Troubling signs at wide receiver for Georgia football

(Photo by Carmen Mandato/Getty Images)
(Photo by Carmen Mandato/Getty Images) /

There’s no question Georgia football has a wide receiver problem. Why anyone thought it would not is the question.

It’s time to take off the red and black shades, Dawg people. Georgia football has a problem at wide receiver. Kirby Smart knows it, too, as James Cook took reps with the slot receivers in Monday’s practice.

Dawg fans have simply been in denial. After losing three starters to the NFL draft plus tight end weapon Isaac Nauta, the Dawgs then lost rising star JJ Hollman to bad behavior. That’s the top four wide receivers plus Nauta. You’ve kidded yourself long enough Dawg Nation – that’s a big Hairy Dawg deal.

Could Cook have been given an extended look at slot receiver sooner? With Zamir White still recovering from his second knee surgery in two years, no. The Dawgs just got caught a little short because of NFL defections and Holloman’s poor judgment.

A voice in the wilderness

One guy saw the problem coming, and he’s pretty much an expert on what wide receivers mean to a team: former Georgia football quarterback Hutson Mason.

Mason told Paul Finebaum, “I could see it costing Georgia one game if not two, because when you get into the SEC, and you know this, the gauntlet of a schedule. You got to have some alpha males at the receiver position to go up against some of these elite DBs and get off press-man (coverage). I don’t see that right now on Georgia’s offense.”

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Now, promising slot receiver Kearis Jackson has also been lost to injury, and the number of wide receivers gone from the 2018 roster is up to five. Tyler Simmons returned, so that’s one, but he saw limited action and caught few passes last year.

It’s math

The reason for optimism is that Simmons had four monster talents ahead of him keeping him off the field, but now the logic is turning back on itself. We return to simple math, that Georgia lost four NFL quality wide receivers plus Nauta and now Jackson.

Maybe we’ll feel better talking about tight end, where Charlie Woerner returned.

No, we don’t.

Woerner was not even targeted by quarterbacks Jake Fromm or Stetson Bennett against Murray State. Fortunately, Eli Wolf saw the error of his Rocky Top ways and transferred to Georgia as a graduate student. He looks like a solid contributor.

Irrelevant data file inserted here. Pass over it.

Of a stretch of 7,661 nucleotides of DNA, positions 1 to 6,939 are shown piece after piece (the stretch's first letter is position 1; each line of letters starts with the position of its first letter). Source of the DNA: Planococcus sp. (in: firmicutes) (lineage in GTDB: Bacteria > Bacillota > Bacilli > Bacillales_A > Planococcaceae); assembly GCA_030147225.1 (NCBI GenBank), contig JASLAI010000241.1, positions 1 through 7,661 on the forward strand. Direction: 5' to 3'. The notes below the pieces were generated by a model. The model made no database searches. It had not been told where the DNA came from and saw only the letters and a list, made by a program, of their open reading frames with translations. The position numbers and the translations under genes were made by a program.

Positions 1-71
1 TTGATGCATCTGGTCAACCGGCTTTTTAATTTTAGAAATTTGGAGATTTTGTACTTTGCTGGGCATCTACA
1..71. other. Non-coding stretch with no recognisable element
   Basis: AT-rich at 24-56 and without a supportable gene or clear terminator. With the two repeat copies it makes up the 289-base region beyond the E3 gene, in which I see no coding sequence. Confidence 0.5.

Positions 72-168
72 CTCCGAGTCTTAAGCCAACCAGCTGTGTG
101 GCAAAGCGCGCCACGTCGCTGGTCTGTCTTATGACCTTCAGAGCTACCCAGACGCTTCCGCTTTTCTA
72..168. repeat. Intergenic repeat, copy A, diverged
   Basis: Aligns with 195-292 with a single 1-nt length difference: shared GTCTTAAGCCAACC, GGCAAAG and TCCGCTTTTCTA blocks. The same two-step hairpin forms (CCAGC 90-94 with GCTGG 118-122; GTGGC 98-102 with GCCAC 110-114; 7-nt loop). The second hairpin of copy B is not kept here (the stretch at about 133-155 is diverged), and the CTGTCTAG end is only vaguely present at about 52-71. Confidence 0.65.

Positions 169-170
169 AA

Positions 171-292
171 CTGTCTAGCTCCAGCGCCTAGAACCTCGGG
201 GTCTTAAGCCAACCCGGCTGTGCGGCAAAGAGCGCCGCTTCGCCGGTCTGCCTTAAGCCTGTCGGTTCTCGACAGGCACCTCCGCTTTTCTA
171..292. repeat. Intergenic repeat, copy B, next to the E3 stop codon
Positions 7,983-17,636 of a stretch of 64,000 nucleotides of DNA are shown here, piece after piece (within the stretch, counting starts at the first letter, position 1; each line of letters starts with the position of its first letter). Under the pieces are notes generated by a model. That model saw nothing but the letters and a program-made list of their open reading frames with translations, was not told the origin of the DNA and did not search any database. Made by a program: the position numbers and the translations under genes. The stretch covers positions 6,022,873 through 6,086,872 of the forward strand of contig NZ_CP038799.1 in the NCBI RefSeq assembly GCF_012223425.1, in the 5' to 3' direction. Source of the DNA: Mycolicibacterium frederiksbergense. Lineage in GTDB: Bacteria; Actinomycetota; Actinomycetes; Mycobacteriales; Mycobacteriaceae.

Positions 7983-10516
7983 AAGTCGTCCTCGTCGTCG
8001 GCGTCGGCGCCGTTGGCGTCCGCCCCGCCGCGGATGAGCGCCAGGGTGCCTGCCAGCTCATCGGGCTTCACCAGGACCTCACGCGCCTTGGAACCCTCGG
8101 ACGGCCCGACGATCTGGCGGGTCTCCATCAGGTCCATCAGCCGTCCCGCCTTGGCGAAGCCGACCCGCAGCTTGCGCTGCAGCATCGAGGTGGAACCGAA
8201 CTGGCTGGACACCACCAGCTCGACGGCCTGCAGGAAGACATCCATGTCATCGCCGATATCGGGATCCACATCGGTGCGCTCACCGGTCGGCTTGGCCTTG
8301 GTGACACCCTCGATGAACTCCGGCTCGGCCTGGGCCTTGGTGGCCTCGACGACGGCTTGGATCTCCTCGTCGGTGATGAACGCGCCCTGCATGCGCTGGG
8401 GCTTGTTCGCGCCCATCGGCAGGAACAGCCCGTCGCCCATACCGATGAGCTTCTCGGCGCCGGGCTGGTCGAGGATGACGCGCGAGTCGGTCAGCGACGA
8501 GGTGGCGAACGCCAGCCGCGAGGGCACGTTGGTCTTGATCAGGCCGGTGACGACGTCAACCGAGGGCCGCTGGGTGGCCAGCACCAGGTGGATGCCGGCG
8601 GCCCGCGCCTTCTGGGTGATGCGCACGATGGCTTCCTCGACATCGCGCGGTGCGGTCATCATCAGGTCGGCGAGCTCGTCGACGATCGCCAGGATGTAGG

The D Rob factor

So maybe we need to get back to the wide receiver discussion because after all, elite talent Demetris Robertson returns there.

Robertson has great potential; there is no doubt, which makes it very interesting that he played little last year. He did come to the team late, he probably was not in shape, and he had those four guys in front of him – back to the four lost receivers again, now five, plus Nauta.

Still, Robertson is a reputed stud receiver. He should have found a way to get himself on the field. He did not. This year, we may be getting a peek at why. Robertson showcased the speed that earned him top receiver rank in the class of 2016, but his blocking is suspect, and when he has been defended, he has not won the battle for the ball with regularity.

Smart problem solver

There’s a problem in Athens, it’s at wide receiver, and Kirby Smart knows it. Time for Georgia Football fans to face the truth. The fate of this year’s Georgia football offense is going to be in the hands of freshman George Pickens and Dominick Blaylock. That leaves a lot of maturing for the Dawgs to do on the outside.

The pair are super talents, and Dawg fans can see the light at the end of the tunnel.

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But is the light at the end of the tunnel an onrushing locomotive? It’s no sure thing Pickens and Blaylock can mature in time to get Georgia past the SEC Championship game, or even in it.